Orlene Mcilfatrick

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Location: Ankara
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Location: Ankara, Turkey
Work: British prehistory & archaeology, Anatolian prehistory & archaeology, anthropology, artifact illustration,ceramic petrology, ceramic ethnoarchaeology,PXRF Analysis, Japanese language and culture,experimental archaeology, prehistoric technologies,Iron Age Scotland, Jomon pottery, Jomon Archaeology (Japan).
Affiliations: Present: British Institute at Ankara, postdoctoral research fellow.
Biographical: Ba(Hons) Applied Arts: ceramic design -Edinburgh College of Art 2005 Msc Archaeology - University of Edinburgh 2006 PhD Archaeology - University of Edinburgh 2007 - 2012 National Museum of Scotland archaeology department volunteer 2006-2007 National Museum of Scotland archaeology department post excavation staff (outside contractor) 2009-2014 Member of : Scottish Potters Association British Institute at Ankara Society of Antiquaries of Scotland (elected fellow) Prehistoric Ceramics Research Group Association of Archaeological Illustrators and Surveyors (now exists as a branch of the Institute for Archaeologists)
Favourite Publications: Proceedings of the Society of Antiquaries of Scotland Proceedings of the Prehistoric Society Antiquity Journal of Anthropology (Ethnos) Cultural Anthropology Ceramic Review

PhD thesis.

user image 2013-02-10
By: Orlene Mcilfatrick
Posted in:

Been off radar lately, as I've been having a hard-earned rest.

I handed in my PhD thesis on the 20th December, and now await my viva examination. No date has been proposed yet, but I expect it to be in April.

Can't believe I survived and actually finished the blasted thing!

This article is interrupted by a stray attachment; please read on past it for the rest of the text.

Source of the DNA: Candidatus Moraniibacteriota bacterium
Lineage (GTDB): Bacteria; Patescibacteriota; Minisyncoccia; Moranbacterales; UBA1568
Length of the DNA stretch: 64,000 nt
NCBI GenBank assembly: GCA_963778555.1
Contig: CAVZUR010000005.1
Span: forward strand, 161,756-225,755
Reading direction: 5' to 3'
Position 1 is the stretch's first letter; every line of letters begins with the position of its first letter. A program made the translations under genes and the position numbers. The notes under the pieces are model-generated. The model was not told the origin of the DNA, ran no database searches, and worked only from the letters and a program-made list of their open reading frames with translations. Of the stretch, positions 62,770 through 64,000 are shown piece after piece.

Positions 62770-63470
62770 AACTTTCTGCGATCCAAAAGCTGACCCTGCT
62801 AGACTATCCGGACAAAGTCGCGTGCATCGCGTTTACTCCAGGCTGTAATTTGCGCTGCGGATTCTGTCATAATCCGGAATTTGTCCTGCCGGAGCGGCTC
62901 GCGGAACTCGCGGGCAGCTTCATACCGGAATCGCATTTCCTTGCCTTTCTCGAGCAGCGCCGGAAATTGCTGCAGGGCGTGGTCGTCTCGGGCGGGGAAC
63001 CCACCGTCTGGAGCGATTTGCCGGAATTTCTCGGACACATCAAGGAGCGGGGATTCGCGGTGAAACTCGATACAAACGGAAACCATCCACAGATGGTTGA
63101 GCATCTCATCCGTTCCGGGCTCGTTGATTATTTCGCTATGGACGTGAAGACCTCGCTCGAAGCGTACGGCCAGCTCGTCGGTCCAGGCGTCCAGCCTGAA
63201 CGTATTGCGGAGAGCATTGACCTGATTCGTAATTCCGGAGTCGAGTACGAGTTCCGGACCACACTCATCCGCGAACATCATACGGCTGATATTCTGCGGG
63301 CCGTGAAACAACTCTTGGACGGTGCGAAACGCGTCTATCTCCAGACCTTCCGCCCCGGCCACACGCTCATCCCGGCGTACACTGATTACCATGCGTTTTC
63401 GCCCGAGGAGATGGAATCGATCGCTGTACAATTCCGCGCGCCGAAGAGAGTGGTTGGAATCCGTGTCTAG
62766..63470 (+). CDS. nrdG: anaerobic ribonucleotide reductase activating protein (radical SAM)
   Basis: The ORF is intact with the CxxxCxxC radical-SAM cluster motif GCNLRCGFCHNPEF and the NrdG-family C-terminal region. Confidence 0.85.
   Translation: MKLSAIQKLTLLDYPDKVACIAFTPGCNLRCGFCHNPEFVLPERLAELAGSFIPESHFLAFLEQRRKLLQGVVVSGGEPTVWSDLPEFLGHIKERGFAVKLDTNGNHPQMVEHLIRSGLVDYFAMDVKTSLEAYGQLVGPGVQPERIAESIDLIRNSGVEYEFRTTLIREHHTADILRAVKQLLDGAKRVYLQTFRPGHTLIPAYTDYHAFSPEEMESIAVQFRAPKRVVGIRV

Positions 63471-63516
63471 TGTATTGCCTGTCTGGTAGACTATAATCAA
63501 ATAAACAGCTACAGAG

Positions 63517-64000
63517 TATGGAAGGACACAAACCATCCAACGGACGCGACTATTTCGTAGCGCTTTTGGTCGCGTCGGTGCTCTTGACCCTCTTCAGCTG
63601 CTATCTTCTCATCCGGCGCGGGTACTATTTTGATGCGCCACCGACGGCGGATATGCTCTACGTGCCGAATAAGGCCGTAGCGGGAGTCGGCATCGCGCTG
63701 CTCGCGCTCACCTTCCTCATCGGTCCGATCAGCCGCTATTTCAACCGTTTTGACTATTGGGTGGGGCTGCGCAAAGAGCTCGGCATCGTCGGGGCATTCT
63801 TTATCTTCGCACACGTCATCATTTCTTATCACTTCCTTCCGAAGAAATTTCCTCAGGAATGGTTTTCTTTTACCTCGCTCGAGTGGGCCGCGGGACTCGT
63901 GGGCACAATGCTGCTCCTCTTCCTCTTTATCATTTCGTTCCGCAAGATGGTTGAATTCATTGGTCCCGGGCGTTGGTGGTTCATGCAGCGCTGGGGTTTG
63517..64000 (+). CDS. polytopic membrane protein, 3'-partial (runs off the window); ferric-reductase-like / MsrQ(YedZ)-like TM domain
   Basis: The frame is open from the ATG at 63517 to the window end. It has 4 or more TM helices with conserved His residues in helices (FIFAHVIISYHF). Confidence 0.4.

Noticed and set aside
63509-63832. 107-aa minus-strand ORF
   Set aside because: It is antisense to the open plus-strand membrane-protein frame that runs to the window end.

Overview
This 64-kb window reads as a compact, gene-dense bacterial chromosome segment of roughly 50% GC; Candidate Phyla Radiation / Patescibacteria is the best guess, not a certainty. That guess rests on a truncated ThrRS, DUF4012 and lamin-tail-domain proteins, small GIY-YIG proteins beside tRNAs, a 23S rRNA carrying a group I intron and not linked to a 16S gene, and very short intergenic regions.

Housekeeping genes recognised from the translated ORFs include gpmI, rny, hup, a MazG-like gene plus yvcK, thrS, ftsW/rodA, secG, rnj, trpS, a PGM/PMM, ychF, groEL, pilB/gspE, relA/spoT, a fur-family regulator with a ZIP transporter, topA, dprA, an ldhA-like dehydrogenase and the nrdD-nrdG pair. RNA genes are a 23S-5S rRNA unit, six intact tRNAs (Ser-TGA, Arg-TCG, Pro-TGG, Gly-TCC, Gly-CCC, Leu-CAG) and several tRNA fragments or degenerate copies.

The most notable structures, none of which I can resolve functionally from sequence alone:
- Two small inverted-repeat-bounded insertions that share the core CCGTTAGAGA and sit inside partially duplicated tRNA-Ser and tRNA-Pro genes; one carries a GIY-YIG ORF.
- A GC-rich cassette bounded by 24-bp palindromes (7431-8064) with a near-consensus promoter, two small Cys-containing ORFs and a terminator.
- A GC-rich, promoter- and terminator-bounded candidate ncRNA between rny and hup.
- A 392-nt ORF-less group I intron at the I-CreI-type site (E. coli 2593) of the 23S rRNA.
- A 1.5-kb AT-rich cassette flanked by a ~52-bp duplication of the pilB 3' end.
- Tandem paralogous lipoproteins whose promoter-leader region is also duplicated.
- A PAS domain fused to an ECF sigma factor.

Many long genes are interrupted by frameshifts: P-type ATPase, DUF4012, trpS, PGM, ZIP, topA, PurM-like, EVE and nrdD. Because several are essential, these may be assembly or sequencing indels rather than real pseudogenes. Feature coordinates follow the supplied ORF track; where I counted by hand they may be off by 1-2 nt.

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Muhammad Aslam Khan
26/02/13 03:03:33AM @muhammad-aslam-khan:

I understan your ordeal because I went through this exercise six years back. When viva is announced, your brain would be rather overactive. If I give you free advice, think that during viva exam your are the most knowledgeable because of your research strength. Even examiner does not match you. If he/she wants to be catchy that is beside.

Keep it up and my prayers are with you.


Research Cooperative
11/02/13 06:31:09PM @chief-admin:

Dear Orlene,

Congratulations!

Maybe the best thing to do is to read around the edges of your thesis on subjects you like, but had no time for earlier, and also to doodle with possible publication plans.

Sometimes the most simple things in a thesis are also the most new and significant, and the most fun to publish, but we need to have some distance to realise which things. Having a holiday is a good start.

I use the word doodle advisedly, because drawing pictures is a good way to get started with new writing projects.

:-)


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